Milosevic's Iron-Fisted Grip Rusting?
Serb opposition remains cautious as two city elections are restored
It looks as if Serbia's powerful leader, President Slobodan Milosevic, is finally bowing to international criticism and the unprecedented, two-month long street protests that have followed his refusal to hand over local control of some 13 cities to opposition control.Skip to next paragraph
Subscribe Today to the Monitor
Local election commissions in the Serbian capital, Belgrade, and the second-largest city, Nis, simultaneously restored opposition victories on Tuesday that had been canceled by the government in November.
"Milosevic wants this to end - and quickly," one senior Socialist Party official told journalists in Belgrade.
While some are hailing the move as a sign of Mr. Milosevic's crumbling resolve, opposition leaders remain cautious.
"I believe nothing," said Zoran Djindjic, one of the opposition leaders, when he heard that the government appeared to be caving in over the local elections. "This is another attempt to buy time. We will continue our protests."
The Belgrade commission did make a similar ruling before, only to see the decision overturned by the courts. But this time the commission rulings were heavily covered by the media, one sign that the opposition victories would be allowed to stand - but the signals are mixed.
One Socialist official reputedly close to Milosevic told state television that the party had not made up its mind yet what to do. The official, Dusan Matkovic, says no decision had been taken about whether to use a 48-hour period - which ends today - to appeal the ruling.
"It is just a stand of the electoral commission," he says. "The legal institutions still have to speak their word."
A commentary by the official Tanjug news agency called the legal basis for the commissions' actions "unusual." Add to this unconfirmed reports in the Belgrade press, quoting Socialist sources, that there would be an appeal, and it seemed the opposition had every reason to be cautions about declaring the end of the crisis over the local election results.
Nicholas Burns, the US State Department spokesman, said Tuesday's announcements were a step in the right direction, but until the opposition deputies take up their seats in the cities assemblies, "We're just going to reserve any kind of commendation for the Belgrade government."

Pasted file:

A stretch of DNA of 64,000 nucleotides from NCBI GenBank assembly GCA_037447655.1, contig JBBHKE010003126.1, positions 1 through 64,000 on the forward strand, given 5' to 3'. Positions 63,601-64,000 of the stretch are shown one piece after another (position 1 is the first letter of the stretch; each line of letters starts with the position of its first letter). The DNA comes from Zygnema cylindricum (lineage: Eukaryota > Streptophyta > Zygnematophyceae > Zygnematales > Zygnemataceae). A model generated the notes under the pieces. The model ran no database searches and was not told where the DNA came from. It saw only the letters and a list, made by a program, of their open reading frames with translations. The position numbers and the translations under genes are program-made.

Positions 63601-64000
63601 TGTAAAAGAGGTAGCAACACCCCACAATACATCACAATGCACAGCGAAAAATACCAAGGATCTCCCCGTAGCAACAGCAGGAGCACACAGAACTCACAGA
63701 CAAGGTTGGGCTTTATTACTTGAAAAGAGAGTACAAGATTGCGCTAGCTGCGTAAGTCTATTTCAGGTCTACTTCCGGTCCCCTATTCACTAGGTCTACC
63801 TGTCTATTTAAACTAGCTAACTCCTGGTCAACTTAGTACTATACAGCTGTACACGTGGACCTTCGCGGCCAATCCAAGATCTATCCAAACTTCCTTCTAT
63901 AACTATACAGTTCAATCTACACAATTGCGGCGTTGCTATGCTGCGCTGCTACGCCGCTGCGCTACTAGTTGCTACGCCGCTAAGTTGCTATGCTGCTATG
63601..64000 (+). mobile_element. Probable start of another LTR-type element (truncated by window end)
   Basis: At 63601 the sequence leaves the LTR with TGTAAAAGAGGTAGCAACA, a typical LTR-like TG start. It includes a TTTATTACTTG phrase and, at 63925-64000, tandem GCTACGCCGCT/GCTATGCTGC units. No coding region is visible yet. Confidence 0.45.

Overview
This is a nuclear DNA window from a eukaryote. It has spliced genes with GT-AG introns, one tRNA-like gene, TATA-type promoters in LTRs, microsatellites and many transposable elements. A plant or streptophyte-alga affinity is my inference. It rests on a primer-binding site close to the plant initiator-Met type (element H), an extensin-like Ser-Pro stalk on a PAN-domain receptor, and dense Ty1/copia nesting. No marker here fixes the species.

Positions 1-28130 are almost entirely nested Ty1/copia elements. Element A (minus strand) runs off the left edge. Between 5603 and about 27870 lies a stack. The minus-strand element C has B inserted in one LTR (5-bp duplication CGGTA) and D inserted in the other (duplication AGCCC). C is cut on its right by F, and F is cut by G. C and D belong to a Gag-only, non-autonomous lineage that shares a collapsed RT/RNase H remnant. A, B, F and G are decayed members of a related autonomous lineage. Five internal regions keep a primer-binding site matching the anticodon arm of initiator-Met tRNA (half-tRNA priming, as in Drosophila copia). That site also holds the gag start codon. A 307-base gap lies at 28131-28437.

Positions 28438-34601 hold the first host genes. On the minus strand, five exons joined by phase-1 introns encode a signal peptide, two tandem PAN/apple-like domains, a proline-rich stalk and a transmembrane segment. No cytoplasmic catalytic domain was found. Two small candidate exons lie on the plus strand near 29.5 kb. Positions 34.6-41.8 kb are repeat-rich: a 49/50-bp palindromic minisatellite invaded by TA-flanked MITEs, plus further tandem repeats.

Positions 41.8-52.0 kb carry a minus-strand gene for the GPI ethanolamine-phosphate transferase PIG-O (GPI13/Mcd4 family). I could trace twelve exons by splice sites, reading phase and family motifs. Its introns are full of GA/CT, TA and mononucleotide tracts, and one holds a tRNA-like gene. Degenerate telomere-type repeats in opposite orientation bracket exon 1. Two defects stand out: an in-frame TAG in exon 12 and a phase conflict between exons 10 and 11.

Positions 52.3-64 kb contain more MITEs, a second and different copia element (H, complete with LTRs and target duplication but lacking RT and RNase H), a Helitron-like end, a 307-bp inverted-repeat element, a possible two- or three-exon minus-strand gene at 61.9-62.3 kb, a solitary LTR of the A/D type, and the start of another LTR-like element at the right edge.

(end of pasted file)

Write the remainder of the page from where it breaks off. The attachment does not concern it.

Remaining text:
IN another sign that the crisis is coming to a resolution, a number of top Socialist officials have been sacked - probably the long awaited purge, which was expected to accompany any retreat.
Milosevic appeared to be moving to reassert control over his party, which has been in turmoil since the crisis began. Both the hard-line former party leader in Nis and the moderate Socialist mayor of Belgrade were expelled from the party - both have defied Milosevic in recent weeks.
The skeptical Zoran Djinjic can expect to be mayor of Belgrade if the opposition victories are confirmed. Then the opposition would face the huge task of running near bankrupt cities without the cooperation of the Socialist authorities.
But however the political drama in Belgrade unfolds over the next few days, Serbia has been left changed by the mass demonstrations. Djinjic says the image of Serbs has been transformed for the outside world by the peaceful protest, the cause of democracy immeasurably strengthened.
Milosevic has come in for unprecedented criticism from the Serbian Orthodox Church. The Army has abandoned him. The image of his invincibility has been shattered. Mihajo Markov, formerly the Socialist Party's ideologue until he fell out with Milosevic, said of his old boss: "In the past few weeks, he has made more mistakes than in all the previous years."
He added: "Whatever he does from now on, he will never have the power he had before."
Milosevic cannot stand for reelection as Serbian president after his second term, the maximum allowed by the Constitution, runs out this year. He is expected to try to run for Yugoslav president, according to Western officials.
If Milosevic has indeed ordered a handover of the local elections, he could have done so at the start of the nine-week crisis. The Serbian leader has been left damaged. The opposition says it will build on any victory now to try to oust him in the national elections later this year.